A: It was… I have always had a toe in the work. It has been in varying degrees. I’ve always been involved behind the scenes in someway, even if my physical presence wasn’t felt. I was always doing work on the side, helping sort of figure out how to manage the business and the kids. I never did it alone. Maybe I got to law school alone, but I never did this part alone. There was always my mom was in the background helping me with my children. We decided to live nearby them when the girls were little and we started our firm, so I had support in that way. Always had people in my life that were able to help us to do it because I don’t think we could’ve done it without having some support.

L: No, that’s great to hear because a lot of young women think that you either be a career woman or you be a family woman and there’s no in between because it sounds incredibly challenging to balance.
A: It is! I would not say that it’s easy to balance, and I don’t mean to give that impression.
L: No, it’s honest!

A: In fact, it’s been very very difficult very, challenging most of the time, and is really required a level of flexibility and being very nimble, because this situation, a small business changes all the time as you’ve seen in the short time that you’ve been here. Things are, you know, constantly influx. Things are constantly influx when you have a small business and you have to be able to jump in where you’re needed when you’re needed.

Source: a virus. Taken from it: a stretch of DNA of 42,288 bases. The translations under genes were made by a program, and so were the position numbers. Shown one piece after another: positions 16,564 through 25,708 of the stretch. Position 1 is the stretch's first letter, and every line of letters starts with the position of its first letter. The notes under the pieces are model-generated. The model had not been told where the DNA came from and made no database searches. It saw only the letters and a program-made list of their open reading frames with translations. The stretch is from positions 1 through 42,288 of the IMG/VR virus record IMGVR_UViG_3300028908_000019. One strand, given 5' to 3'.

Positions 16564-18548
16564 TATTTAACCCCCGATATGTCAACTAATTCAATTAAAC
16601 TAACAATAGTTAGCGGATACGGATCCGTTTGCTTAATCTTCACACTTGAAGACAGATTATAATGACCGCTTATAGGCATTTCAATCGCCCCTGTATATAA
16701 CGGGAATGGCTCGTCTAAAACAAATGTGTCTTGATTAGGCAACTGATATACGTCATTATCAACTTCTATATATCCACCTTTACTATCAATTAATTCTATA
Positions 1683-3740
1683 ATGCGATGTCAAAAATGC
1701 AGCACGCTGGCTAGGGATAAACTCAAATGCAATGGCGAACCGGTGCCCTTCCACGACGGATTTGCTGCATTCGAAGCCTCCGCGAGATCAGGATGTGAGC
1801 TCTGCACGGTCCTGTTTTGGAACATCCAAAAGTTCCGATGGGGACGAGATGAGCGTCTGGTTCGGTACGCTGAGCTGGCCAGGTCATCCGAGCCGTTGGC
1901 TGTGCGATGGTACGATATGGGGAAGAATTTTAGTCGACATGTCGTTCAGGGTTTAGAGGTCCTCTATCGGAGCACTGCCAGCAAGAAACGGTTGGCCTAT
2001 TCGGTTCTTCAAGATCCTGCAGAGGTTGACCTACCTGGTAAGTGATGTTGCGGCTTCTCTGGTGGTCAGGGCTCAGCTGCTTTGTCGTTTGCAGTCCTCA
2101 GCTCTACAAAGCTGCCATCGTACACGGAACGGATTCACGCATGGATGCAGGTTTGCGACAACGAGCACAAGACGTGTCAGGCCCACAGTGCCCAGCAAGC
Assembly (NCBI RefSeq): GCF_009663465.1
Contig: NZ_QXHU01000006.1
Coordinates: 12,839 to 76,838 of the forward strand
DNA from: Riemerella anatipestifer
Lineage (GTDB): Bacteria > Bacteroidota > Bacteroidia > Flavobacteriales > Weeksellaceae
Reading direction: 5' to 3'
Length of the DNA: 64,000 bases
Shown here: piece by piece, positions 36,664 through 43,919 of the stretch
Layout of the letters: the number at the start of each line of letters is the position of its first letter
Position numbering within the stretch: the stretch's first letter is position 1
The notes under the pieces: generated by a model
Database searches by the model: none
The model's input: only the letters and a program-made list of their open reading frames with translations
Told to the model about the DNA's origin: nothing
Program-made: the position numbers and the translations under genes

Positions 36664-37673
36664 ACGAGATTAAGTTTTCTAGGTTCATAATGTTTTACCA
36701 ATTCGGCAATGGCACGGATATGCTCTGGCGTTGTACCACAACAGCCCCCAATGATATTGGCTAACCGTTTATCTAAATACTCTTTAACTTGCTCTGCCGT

L: Do you think that this desire for flexibility was the reason that you kind of retracted to this area of law?

A: I think having our own business is more so what led us into the desire for— the ability to be super flexible. You don’t just walk out that door and shut the door and be done for the day, and most attorneys that I know are hard, hard-working people. For a lot of attorneys I think it’s true that a lot of them take their work home with them for better or for worse, I mean you know that could be for worse, but when it’s your own business you don’t really have a choice. They’re meshed, especially since I work with my spouse, you know, that’s a whole different caboodle.

L: Thank you very much. I think this was a great conversation. I learned a lot and I’m sure that the viewers did as well.
A: I always like chatting with you.
L: Aw, thanks. In the future episode we’re thinking about talking more specifically about the attitude towards women in law and the specific experiences, and being encourage or discourage by different people. That’s a whole other conversation, but that’s something that we’re definitely thinking about doing. Let us know if you have any questions that you would like answered.
A: Yeah, that’s a great idea, yeah. Happy to do that.
L: And thank you for listening to this episode.
A: Thank you.
L: Cheers!
A: Cheers!
L: And have a good day everyone!
A: Bye!

*both salute with mugs*